Pennsylvania’s Battle Against Hunger: An Urgent Call for Statewide Action

Students on their lunch breakPhoto by Pavel Danilyuk on

HARRISBURG, PA — As food banks across the commonwealth report record demand, the Pennsylvania Hunger Action Coalition (PHAC) has presented a series of recommendations to address escalating food insecurity in the state. The plan is to reinforce the state’s charitable food network and properly fund anti-hunger programs in the 2024-25 budget.

PHAC, a collective of anti-hunger, religious, anti-poverty, and socio-economic nonprofits, works tirelessly to combat hunger but also targets the underlying policy issues that perpetuate food insecurity. The state’s draft budget identifies priority programs such as the State Food Purchase Program (SFPP), the Pennsylvania Agricultural Surplus System (PASS), and the Pennsylvania Senior Food Box Program.

Sheila Christopher, Executive Director of Hunger-Free Pennsylvania, emphasized the gravity of the situation, citing that demand and utilization rates at the food banks within their network are unprecedented, surpassing even the peaks witnessed during the height of the COVID-19 pandemic. Christopher stressed the urgent need for adequate SFPP funding, as the program remains instrumental in fighting hunger in the state.

“Pennsylvania currently provides no-cost school breakfast to all K-12 students. But when it comes to lunch, many students are left to fend for themselves. Why do we provide one meal and not the other?” asked Nicole Melia, food service supervisor of the Great Valley School District in Malvern, Chester County, and the public policy and legislative chair for the School Nutrition Association of PA. “Polling shows eight in 10 Pennsylvania voters support expanding no-cost breakfast to include lunch. That’s because school meals are as essential to education as technology, transportation, and textbooks.”

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As resources diminish amid increasing demand, strategic investments are necessary, says Julie Bancroft, CEO of Feeding Pennsylvania. She highlighted the importance of investing in the PA Agricultural Surplus System, which supports a network of over 200 agricultural producers and feeds more than one million households each year.

One of the pivotal solutions presented by PHAC is the provision of universal school meals. School meals don’t merely address hunger, they tackle childhood weight issues and obesity, improve overall child nutrition and wellness, boost child development and school readiness, and even contribute to positive mental health outcomes.

The inconsistency in Pennsylvania’s provision of school meals is a matter of contention for Nicole Melia, food service supervisor of the Great Valley School District. With Pennsylvania currently providing no-cost breakfast to all K-12 students, the question is raised why lunch isn’t provided universally to students as well.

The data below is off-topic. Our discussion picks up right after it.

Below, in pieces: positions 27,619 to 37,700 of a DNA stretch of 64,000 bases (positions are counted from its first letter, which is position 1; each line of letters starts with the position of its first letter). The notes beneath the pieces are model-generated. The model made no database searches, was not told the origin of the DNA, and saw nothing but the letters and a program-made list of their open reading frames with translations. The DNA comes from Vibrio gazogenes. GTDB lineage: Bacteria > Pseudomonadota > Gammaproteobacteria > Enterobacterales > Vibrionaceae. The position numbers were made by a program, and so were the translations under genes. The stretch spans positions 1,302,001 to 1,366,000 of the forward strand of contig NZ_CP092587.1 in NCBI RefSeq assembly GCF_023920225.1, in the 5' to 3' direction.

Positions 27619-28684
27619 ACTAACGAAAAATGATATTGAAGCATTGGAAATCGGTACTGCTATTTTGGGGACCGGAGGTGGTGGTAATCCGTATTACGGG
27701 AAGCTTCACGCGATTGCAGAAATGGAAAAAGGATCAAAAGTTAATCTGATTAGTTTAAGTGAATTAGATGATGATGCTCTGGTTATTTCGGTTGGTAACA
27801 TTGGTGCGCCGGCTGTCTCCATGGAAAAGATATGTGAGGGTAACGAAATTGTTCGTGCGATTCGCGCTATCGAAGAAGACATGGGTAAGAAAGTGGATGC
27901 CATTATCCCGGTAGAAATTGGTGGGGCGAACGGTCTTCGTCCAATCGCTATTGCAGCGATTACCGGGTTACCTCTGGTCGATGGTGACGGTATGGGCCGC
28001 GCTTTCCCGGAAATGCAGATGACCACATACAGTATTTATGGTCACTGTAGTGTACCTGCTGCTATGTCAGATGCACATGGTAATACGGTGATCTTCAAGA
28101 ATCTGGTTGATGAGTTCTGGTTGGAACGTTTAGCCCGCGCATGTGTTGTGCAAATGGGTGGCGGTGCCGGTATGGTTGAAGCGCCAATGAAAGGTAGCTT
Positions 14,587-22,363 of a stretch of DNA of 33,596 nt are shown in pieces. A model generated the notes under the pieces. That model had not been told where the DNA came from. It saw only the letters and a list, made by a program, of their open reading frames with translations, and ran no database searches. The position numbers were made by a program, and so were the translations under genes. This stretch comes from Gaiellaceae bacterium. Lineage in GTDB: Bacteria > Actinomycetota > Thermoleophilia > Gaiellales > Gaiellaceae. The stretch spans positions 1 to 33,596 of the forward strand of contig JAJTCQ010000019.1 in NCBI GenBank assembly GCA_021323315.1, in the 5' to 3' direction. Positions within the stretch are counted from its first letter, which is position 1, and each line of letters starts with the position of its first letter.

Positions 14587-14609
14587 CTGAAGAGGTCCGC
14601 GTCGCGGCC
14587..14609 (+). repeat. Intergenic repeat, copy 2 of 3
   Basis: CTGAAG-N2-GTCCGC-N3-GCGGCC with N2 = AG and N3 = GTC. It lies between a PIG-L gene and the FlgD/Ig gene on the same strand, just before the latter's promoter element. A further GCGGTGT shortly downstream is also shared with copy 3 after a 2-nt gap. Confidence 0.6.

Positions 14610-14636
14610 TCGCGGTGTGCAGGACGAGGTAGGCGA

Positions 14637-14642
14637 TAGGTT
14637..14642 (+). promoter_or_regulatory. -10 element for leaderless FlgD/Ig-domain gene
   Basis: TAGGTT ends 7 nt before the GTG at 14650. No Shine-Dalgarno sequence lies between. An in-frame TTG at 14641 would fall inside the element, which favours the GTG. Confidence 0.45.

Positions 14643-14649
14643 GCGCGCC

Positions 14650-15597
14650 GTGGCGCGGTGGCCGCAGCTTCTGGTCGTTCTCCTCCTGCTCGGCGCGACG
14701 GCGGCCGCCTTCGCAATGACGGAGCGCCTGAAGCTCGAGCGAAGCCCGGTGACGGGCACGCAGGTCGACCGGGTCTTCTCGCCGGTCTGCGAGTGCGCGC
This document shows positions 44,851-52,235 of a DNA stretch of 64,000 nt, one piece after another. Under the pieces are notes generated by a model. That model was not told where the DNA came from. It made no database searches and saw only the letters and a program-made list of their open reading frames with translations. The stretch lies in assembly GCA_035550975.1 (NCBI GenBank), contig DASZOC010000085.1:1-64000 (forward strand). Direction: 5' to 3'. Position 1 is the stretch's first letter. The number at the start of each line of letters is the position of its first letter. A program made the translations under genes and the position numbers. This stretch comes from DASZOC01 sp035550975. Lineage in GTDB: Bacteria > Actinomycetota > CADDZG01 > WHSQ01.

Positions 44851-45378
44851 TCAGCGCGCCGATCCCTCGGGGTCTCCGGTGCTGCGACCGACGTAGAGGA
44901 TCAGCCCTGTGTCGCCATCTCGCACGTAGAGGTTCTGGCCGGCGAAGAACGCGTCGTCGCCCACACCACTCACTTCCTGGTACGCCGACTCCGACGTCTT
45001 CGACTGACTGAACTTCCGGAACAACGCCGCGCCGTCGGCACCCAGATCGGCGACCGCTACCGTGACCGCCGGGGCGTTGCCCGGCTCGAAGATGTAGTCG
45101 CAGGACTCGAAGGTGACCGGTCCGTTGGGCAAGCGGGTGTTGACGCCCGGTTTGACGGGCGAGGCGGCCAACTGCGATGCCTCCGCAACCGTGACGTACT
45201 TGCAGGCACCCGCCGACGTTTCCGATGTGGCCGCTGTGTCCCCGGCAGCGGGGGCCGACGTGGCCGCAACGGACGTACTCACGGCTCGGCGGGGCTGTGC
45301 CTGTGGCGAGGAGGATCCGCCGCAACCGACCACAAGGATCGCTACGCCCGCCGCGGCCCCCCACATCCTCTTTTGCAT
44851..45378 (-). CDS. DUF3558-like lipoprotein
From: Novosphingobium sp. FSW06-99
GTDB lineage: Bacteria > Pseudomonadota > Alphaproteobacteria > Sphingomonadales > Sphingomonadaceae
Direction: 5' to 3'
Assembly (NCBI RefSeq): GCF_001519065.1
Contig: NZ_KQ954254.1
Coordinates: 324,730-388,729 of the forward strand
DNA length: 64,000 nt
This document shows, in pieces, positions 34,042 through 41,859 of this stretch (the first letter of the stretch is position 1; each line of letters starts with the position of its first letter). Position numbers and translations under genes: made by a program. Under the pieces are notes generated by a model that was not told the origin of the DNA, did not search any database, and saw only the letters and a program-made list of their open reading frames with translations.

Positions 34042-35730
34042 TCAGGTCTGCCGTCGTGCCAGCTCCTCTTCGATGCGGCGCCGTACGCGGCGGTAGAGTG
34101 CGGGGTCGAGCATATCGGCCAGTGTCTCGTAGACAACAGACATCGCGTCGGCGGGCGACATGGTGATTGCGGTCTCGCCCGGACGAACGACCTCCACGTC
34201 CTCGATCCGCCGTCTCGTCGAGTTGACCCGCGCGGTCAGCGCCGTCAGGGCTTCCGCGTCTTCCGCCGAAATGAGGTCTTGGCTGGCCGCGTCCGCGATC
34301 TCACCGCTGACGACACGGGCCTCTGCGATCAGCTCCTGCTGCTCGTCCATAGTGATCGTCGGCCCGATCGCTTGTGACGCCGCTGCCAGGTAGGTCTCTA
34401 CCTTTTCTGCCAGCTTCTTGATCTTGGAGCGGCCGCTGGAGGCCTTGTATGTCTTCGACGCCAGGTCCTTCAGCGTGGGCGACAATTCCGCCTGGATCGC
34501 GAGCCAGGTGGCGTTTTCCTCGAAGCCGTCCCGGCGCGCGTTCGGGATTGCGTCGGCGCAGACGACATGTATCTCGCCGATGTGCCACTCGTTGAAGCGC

PHAC also advocates for an increase in the minimum Supplemental Nutrition Assistance Program (SNAP) benefit for seniors and people with disabilities. Adam Peterson from the Central PA Food Bank shared the impact of senior food box programs. He spoke about how the program, through its home deliveries, not only provides crucial nutrition support but also aids seniors’ health and their ability to age in place.

Nick Imbesi from the Chester County Food Bank narrated the story of Joan, a Southern Chester County resident who had to choose between life-saving surgery and affording food due to her financial predicament. Thanks to SNAP, she didn’t have to make that heart-wrenching choice.

Joining PHAC’s call to action were Sen. Elder Vogel Jr. and Rep. Emily Kinkead, co-chairs of the bipartisan Hunger Caucus. They reiterated the commitment to fight food insecurity and work towards expanding food access for Pennsylvania’s most vulnerable residents during upcoming budget negotiations and policy discussions.

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“Funding free school breakfast through the state budget for the first time last year was a bold step in the fight against child hunger,” Kinkead said. “I want to keep that momentum going and secure free school lunch for every public school student in the Commonwealth. It’s kind of backwards that a Pennsylvania family of four making $56,000 does not qualify for free lunch, but a family of four making $150,000 can receive private school scholarships.

“As co-chair of the legislative Hunger Caucus, I’m working toward expanding food access for our most vulnerable residents in the upcoming budget negotiations and policy discussions in Harrisburg,” she said.

The urgency of PHAC’s recommendations can be underscored by the fact that food prices have risen by 27% in the last five years according to the U.S. Dept. of Labor. Rising food prices and strained family budgets are leading to increased demand for food banks, and food inflation prevents these charitable networks from making their funds stretch further to help more people.

In the face of this escalating crisis, PHAC’s recommendations offer a comprehensive approach to address the complex challenges of food insecurity in Pennsylvania. These recommendations are more than just measures to provide food, they are investments in the health, well-being, and future of Pennsylvanians, and as such, they merit serious consideration.

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